Candidata and Candidate

27 May 2009

Back when Barack Obama and John McCain had selected their respective running-mates for the Presidential race, a 'Net friend wrote

[…] it does seem that Obama picked the best person to help him govern, whereas McCain picked the best person to help him win.
which was certainly a plausible interpretation of the choice (so long as we tweak it to refer to the expectations of Obama and of McCain).

Now Obama has nominated an appointee to the Supreme Court who is unlikely to sway other judges in favor of left-wing opinion:

The Case Against Sotomayor by Jeffrey Rosen of the New Republic 04 May 2009

[…] Most are Democrats and all of them want President Obama to appoint a judicial star of the highest intellectual caliber who has the potential to change the direction of the court. Nearly all of them acknowledged that Sotomayor is a presumptive front-runner, but nearly none of them raved about her. They expressed questions about her temperament, her judicial craftsmanship, and most of all, her ability to provide an intellectual counterweight to the conservative justices, as well as a clear liberal alternative.

The most consistent concern was that Sotomayor, although an able lawyer, was not that smart and kind of a bully on the bench, as one former Second Circuit clerk for another judge put it. She has an inflated opinion of herself, and is domineering during oral arguments, but her questions aren't penetrating and don't get to the heart of the issue. (During one argument, an elderly judicial colleague is said to have leaned over and said, Will you please stop talking and let them talk?) […]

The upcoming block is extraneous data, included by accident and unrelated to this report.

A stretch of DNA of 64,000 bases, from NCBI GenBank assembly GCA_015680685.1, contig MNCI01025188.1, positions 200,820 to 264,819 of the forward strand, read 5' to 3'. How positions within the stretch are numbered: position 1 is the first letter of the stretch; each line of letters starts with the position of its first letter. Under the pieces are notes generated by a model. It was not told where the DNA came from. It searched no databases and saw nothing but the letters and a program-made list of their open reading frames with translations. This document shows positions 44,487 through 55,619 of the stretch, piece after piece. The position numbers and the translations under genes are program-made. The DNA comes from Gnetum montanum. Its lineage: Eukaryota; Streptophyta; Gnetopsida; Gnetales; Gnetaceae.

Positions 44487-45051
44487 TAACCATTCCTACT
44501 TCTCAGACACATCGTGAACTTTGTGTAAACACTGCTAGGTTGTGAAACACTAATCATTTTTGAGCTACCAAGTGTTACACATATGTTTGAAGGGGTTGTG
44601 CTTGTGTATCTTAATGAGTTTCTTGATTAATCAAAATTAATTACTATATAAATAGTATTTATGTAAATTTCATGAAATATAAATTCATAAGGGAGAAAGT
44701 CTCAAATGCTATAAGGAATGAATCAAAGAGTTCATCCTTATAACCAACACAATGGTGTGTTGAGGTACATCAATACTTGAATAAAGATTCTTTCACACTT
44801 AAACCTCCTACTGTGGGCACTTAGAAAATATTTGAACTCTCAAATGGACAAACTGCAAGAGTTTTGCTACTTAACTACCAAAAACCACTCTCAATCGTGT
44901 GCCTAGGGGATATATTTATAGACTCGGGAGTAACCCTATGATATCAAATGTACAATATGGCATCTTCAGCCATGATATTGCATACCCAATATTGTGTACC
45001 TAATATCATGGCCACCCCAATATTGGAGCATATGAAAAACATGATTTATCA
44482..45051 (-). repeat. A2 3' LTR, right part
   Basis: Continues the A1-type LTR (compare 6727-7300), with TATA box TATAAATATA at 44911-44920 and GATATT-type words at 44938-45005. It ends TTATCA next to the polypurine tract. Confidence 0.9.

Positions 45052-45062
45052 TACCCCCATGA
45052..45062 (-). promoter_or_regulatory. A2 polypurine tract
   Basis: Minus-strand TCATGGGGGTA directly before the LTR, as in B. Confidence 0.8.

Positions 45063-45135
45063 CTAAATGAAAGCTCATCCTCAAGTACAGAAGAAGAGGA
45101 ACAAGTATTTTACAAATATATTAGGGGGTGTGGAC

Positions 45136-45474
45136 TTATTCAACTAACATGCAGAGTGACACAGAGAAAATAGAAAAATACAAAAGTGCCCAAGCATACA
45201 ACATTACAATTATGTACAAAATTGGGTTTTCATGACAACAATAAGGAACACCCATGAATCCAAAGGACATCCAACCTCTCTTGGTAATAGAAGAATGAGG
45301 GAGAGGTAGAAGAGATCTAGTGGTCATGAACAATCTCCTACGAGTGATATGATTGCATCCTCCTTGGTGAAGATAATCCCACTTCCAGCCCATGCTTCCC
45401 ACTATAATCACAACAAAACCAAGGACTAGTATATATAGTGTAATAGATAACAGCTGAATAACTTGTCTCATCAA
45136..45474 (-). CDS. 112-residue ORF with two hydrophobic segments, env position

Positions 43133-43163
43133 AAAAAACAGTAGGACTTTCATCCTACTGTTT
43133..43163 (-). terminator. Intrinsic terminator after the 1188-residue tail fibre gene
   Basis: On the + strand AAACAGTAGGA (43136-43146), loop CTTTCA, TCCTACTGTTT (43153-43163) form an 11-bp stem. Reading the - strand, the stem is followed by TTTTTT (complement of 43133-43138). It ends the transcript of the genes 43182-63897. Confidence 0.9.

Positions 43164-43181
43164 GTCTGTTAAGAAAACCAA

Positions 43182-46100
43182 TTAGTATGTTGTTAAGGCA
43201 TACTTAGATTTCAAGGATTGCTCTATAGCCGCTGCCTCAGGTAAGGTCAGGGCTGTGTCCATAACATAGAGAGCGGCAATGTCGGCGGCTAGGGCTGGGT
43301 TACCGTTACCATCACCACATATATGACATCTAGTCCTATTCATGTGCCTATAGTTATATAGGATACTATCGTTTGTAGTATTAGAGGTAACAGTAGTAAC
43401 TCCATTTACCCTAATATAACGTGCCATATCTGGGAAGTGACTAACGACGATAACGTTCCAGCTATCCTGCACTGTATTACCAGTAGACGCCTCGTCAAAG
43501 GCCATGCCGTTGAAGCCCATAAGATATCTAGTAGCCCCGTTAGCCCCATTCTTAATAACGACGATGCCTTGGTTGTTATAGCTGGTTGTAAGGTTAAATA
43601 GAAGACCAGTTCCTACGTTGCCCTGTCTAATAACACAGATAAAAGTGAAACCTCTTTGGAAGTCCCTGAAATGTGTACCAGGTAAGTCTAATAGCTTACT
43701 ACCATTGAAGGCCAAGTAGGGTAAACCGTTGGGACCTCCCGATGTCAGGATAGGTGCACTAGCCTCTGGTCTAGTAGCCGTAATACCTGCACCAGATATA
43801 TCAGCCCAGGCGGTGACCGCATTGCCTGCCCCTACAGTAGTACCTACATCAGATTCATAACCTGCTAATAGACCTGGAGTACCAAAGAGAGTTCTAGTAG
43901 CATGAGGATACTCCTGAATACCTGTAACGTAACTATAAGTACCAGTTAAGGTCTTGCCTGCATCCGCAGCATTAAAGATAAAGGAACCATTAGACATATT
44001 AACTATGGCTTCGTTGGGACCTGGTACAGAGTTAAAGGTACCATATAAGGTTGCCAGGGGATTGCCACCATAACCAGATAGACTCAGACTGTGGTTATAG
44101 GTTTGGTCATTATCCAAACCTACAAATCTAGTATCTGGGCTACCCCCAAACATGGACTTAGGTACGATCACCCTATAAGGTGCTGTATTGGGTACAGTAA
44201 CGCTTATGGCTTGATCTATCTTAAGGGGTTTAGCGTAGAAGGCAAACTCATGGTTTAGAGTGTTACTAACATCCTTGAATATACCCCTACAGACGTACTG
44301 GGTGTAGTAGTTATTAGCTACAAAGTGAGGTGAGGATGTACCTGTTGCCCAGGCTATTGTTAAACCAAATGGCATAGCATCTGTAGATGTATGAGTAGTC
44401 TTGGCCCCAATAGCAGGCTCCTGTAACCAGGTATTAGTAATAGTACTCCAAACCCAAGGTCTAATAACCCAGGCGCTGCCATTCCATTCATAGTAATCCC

Sotomayor has infamously asserted

I would hope that a wise Latina woman with the richness of her experiences would more often than not reach a better conclusion than a white male who hasn’t lived that life.
Well, the logician in me wants to point out that the decisions of any wise person (Latina or otherwise) can be be expected to be better over-all than the decisions of a typical person (white and male or otherwise); wisdom simply isn't typical. So if Sotomayor hadn't implicitly inserted a second wise in front of white male, then she would have expressed something basically true but close-on to vacuous, and cluttered-up with inappropriate adjectives.

Unfortunately, she was arguing against the claim that a wise old man and wise old woman will reach the same conclusion in deciding cases, so she was arguing for a sort of sexism, at least a sexism conditional upon race.

In any case, the problem is that Sotomayor herself isn't wise. That leaves the (somewhat redundant) Latina woman part. That part wouldn't help her to reach better decisions or even to argue effectively for whatever judgments she reached, but it would help the Democrats in future elections and help Obama in particular.

(The Republicans are in poor position to complain about such a selection. When running for President in 1980, Ronald Reagan promised that his first nominee to the SCotUS would be a woman. Worse, the woman whom he nominated was Sandra Day O'Connor, whose judicial philosophy, such as it was, was baddumbmommism — an insistence on ending specific conflicts by imposing pragmatic compromise.)

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